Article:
"Metal" Warms Slowly, But It Can Still Burn Hot.

"Northlanders" #30 from Vertigo (an imprint of DC Comics)

Riccardo Burchielli's art gets on my nerves.

Sometimes he has lumps in the wrong places and a good quarter of the time when a panel has a lot of the elements that should make for excellently dramatic imagery it either has something it shouldn't or doesn't have something it should. [See what I mean, from page 4, at right?] I wanted to get that out first. That's the main reason I haven't yet given a solid chance to Brian Wood's long-running project with Burchielli, "DMZ". It's far from bad, but it is frustrating. With all of that out of the way let's talk about the first part of the new "Northlanders" story-arc which Wood (@brianwood) wrote and Burchielli drew. I was looking forward to this and...

It's awesome. METAL awesome.

When I was a kid, my second favourite class was always history. I always thought about it as one big story with a whole lot of different characters and groups of characters who clashed and reconciled and clashed again and grew and changed and occasionally died out. Always-always-ALWAYS with something else taking their place. History was my second favourite class only because English class was about how stories themselves worked. Plus fiction always wins over non-fiction. It's more versatile. It's cooler.

I think history was Brian Wood's second favourite subject too because "METAL" Part 1: "The Old Ways" is as much about Vikings ramming people through with sharp weapons as it is about the friction of societal transition between different cultural belief systems. And it's cool.

First, we meet the blacksmith Erik. Erik Thorsson that is. Simultaneously, we meet Ulf. (Yes, U-L-F.) Then we meet the goddess Hulda. This is followed by a group of unnamed obnoxious monks and nuns. And finally, the beautiful Ingrid. The names, the ethnicities, the worship, the social status-- in short the History (the long, long STORY) of who these people are is far from incidental. [It's on display, in these simple two panels in which Ulf lets Erik go by slipping him the key to his shackles, also from page 4.]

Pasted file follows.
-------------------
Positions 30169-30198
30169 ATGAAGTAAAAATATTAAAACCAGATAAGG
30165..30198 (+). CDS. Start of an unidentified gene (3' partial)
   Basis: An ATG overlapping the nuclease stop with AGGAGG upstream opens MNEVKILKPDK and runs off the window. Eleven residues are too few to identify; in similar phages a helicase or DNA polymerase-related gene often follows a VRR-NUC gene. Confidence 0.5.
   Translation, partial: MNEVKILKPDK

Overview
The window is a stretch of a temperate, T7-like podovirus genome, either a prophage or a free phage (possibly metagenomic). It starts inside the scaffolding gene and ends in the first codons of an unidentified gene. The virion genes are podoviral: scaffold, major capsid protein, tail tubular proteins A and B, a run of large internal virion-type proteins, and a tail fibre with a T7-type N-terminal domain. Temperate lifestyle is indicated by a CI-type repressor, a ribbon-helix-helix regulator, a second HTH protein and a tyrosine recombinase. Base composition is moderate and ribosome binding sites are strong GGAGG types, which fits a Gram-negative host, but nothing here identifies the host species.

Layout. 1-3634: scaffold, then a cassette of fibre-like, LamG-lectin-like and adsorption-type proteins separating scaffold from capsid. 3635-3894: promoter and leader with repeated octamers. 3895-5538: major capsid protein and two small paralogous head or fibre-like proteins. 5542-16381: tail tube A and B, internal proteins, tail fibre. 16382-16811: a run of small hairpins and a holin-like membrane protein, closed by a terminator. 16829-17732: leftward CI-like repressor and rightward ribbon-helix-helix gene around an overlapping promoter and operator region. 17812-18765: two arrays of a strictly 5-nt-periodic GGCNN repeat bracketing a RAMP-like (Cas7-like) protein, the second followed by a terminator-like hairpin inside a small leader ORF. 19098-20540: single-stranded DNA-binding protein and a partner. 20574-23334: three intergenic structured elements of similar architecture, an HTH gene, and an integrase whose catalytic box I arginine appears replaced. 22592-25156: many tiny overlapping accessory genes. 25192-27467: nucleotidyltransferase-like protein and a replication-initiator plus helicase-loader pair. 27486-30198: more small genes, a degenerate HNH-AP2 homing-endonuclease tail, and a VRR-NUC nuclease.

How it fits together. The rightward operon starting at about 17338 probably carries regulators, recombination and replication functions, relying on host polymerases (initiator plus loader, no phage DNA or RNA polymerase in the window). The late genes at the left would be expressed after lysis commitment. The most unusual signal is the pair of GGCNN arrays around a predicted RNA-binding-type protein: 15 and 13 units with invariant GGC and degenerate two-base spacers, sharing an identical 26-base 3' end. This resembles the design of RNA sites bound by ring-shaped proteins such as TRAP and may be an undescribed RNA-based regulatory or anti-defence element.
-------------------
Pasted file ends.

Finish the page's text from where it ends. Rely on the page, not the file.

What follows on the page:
The design of each of these characters is human and expressive. Who they are and what they feel is intelligently written on their faces and into their clothes by Burchielli. There's even some beautifully laid-out pages in here if the visual art is a bit off.

["This is the future... stay out of its way." This image of the cathedral under construction dominating the small village landscape is all kinds of excellent. Not a line out of place here on the splash-page facing the previous images!]

Societies twist and change, sometimes because of pressures from without and sometimes because of pressures from within, sometimes for the better and sometimes for the worse. Erik and Ulf live in a society of Vikings being coerced into destroying their own land to build a cathedral for the disrespectful, money-loving monks. Ulf is an unhappy but willing collaborator to their machinations because he sees the huge amount of money flowing into their village as a boon not to be passed on. Erik sees the influence of the Christians as an unacceptable outside control of his home. He chooses, at the behest of the mysterious and terrifying Hulda (goddess of death?), not to give in. To choose the destruction of his home over the destruction of his beliefs. Ingrid is the kidnapped Viking woman he liberates in his violent rampage.

Wood's pacing of this entire issue leading up to, and including, the attack sequence is nothing short of remarkable. The comic-book industry standard 22 pages somehow feel more like 15 because the trajectory is so breathless. The content is mostly set-up, but WHAT set-up! This set-up is so good it completely overcomes my dislike for the art.

Dear gods. Where can we go from here?
I don't know and I can't wait to find out. You shouldn't be able to either.

~ @JonGorga

No comments:

Post a Comment